The board should also identify key internal processes to be implemented so it can satisfy company customers and other stakeholders. Decisions about the number and composition of committees required to support the board’s activities. and major investments ◆ # of visits to company sites by individual directors ◆ % of projects accepted by board that met or exceeded projected ROI ◆ Evaluation of list of information provided to board to assess projects (financial and nonfinancial) ◆ # of hours spent on long-term strategic issues Effective functioning of the board ◆ Overall attendance at meetings ◆ % of meetings without CEO (executive sessions) ◆ % of meeting time allocated to opposing points of view ◆ # of days in advance that material is sent ◆ Average duration of meetings ◆ Nomination of lead directors LEARNING AND GROWTH Strong succession for CEO and senior management ◆ Existence of a position description for CEO ◆ Interim CEO identified Improving composition of board ◆ % of directors “financially literate” ◆ Diversity of board—race and gender (% represented) ◆ % of independent members Improving skills and knowledge ◆ Existence of training programs ◆ Quality of programs as evaluated by new directors will provide for a high level of corporate governance. corporate) ◆ # of risk audits performed and results ◆ # of crises and evaluation of response ◆ % of performance linked to nonfinancial performance (social. directors. environmental) ◆ # of board members owning stock ◆ Goals and objectives clearly defined for CEO. etc. structures. Also. ◆ # of actions taken based on performance evaluation Effective review of corporate strategic plans. the Febr uar y 2004 I S T R AT E G I C F I N A N C E 29 . board. Effective internal processes will enable boards to achieve their core objectives. comprehensive information is available to board members. Personal attributes such as diligence and strong ethics must also be evaluated and integrated into the screening process.O B J E C T I V E S M E A S U R E S INTERNAL PROCESSES Successful risk and crisis identification and management Effective performance evaluation systems (CEO. The quality of available information will directly impact the internal processes such as performance evaluation systems and the strategic plan review process. Internal processes that ensure optimal board functioning must also be in place. board. the board must ensure that strategic. such as ensuring a reliable financial reporting system or a sound process of reviewing strategic plans.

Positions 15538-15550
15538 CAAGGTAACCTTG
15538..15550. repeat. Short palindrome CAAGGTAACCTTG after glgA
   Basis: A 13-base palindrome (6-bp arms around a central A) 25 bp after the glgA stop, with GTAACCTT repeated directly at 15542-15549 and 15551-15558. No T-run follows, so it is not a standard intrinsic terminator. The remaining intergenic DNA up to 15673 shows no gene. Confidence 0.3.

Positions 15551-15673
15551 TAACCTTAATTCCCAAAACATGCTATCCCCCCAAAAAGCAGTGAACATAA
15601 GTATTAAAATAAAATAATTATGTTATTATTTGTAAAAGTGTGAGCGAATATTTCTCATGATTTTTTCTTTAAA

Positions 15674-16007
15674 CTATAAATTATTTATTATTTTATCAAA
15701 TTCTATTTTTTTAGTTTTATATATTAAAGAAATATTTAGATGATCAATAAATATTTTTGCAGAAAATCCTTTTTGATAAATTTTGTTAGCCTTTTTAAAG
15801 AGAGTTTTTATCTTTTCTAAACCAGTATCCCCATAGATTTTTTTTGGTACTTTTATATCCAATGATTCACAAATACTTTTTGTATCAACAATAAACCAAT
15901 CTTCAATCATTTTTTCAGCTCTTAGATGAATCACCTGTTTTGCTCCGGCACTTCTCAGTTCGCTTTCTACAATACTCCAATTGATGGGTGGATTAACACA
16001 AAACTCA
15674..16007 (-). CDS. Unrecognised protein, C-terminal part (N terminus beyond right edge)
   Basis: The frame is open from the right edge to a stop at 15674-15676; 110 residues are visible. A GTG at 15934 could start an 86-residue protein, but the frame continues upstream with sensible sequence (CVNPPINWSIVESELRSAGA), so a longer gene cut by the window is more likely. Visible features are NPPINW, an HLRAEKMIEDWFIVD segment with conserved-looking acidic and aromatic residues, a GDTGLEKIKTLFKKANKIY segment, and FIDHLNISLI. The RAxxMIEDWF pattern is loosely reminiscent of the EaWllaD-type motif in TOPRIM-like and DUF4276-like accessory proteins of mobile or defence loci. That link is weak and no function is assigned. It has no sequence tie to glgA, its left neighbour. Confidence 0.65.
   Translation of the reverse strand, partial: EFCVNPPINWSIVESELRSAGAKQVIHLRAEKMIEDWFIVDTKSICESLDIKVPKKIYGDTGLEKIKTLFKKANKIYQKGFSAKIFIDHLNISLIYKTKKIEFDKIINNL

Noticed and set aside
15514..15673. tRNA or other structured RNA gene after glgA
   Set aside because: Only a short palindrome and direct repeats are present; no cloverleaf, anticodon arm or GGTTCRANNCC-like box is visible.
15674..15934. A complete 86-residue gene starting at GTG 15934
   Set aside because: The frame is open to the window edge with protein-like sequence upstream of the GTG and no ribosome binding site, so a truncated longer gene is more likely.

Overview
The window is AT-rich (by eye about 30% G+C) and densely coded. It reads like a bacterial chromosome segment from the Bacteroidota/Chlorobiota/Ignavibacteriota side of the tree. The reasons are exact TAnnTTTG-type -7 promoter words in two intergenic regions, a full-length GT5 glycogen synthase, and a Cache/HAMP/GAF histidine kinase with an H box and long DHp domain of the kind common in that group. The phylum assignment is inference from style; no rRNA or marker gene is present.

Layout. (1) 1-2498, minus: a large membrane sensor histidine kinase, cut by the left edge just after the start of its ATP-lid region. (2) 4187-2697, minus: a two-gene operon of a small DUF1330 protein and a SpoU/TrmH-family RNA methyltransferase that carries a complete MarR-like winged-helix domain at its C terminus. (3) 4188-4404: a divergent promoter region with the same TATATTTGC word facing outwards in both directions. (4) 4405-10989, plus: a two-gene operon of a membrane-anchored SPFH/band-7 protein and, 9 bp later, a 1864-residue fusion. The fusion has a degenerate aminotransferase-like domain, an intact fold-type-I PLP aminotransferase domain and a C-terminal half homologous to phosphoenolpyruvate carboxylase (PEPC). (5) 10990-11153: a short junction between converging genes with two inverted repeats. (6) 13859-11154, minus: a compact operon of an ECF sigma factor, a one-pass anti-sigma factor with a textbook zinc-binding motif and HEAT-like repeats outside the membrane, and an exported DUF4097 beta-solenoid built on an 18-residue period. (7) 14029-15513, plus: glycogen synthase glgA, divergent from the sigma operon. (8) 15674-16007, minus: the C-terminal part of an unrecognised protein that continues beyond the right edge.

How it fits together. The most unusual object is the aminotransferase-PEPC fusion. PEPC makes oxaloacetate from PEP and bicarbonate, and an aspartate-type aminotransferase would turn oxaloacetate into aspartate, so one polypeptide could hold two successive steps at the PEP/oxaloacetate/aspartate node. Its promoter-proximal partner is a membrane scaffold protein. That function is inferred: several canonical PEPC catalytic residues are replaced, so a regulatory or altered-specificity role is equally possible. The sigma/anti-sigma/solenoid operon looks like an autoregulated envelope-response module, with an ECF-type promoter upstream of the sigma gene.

It’s important to evaluate the performance of the board and the individual board members separately. industry best practices and the company’s commitment to superior corporate governance. if the CEO controls the agenda. When performance evaluation systems or systems for reviewing strategic plans are implemented effectively. and fully explore difficult topics. Results should be monitored regularly and used to identify areas of weakness. Corporations make important choices regarding board composition (inputs) that have a significant impact on board performance. four meetings of directors should be held annually without CEO present—should be identified for each metric. continuous feed provides the basis for improvement for directors. hear both supporting and dissenting positions on major strategic decisions. competent. The key drivers of success here may be profitable growth. and assess the long-term impact of the investments on company success. in their scorecard. they can be powerful drivers of both stakeholder satisfaction and long-term financial performance. diligent board providing critical guidance and support. This may reduce the opportunity to learn about controversial issues. and the profitability of approved projects. it’s in the managers’ best interests to have a well-qualified. and outcomes of board activities. and makes important decisions is affected by the board’s composition and affects the board’s success at fulfilling its roles and responsibilities. mergers and acquisitions. For example. boards should try to achieve a high level of ethical and legal compliance and accountability. They should also ensure the successful identification and management of the various stakeholders’ needs. and other significant material transactions. The board structure and systems (processes) also significantly affect board decisions and performance. capital allocation decisions. such as how well each director contributes to the achievement of the board’s strategy for improved performance. and the way the agenda is set will impact the board’s ability to function effectively. and. boards should develop a list of metrics that are most appropriate to fit the strategy and objectives of the company and the board.number and length of meetings. discusses. Board meetings should be more than merely a ratification of CEO actions. The company’s reporting strategy is a powerful driver of stakeholder satisfaction. The balanced scorecard will have little impact if results aren’t fully discussed. challenge the plans and systems in place. Given their specific challenges and areas of concern. Finally. Regarding the customer and other stakeholders dimension. improving corporate performance (outcomes). A specific target—such as 90% of the directors should be independent. the appointment of a lead director. boards should demonstrate how they are contributing to success in the financial dimension. ultimately. so accountable companies should provide transparent reporting to their internal and external stakeholders. financial plans. EVALUATING THE PERFORMANCE OF INDIVIDUAL DIRECTORS The balanced scorecard can also be used to evaluate the performance of individual board members via metrics that are particularly important for them. boards share responsibility for these decisions with the CEO and other top management. In a well-governed company. deliberates. Table 1 describes the inputs. 100% of directors should be financially literate. Disclosures should be in formats and language that are clear and accessible for high-quality communication to the various stakeholders. outputs. the board. there should be an average 90% attendance at board meetings. Targets should reflect both 30 S T R AT E G I C F I N A N C E I Febr uar y 2004 . Further. processes. and results should be compared against these targets and shared widely among directors and top managers. The manner in which the board prepares. improving its performance (outputs). evaluate whether proposed projects meet the needs of the various stakeholder groups. sound capital allocation decisions. systems for reviewing and approving strategic plans and major investments must enable the board to effectively assess the projects under review. and the corporation. evaluating the performance of individual members provides an opportunity to determine whether there are board needs that aren’t being met SUPPORTING METRICS Each performance driver should be associated with specific measures and targets. For example. As they frequently approve major organizational changes. Though overall board performance may be satisfactory. understanding their informational needs and concerns related to broad company issues. and votes on the issues of the CEO or management. the board hears. and establish new initiatives to improve deficiencies.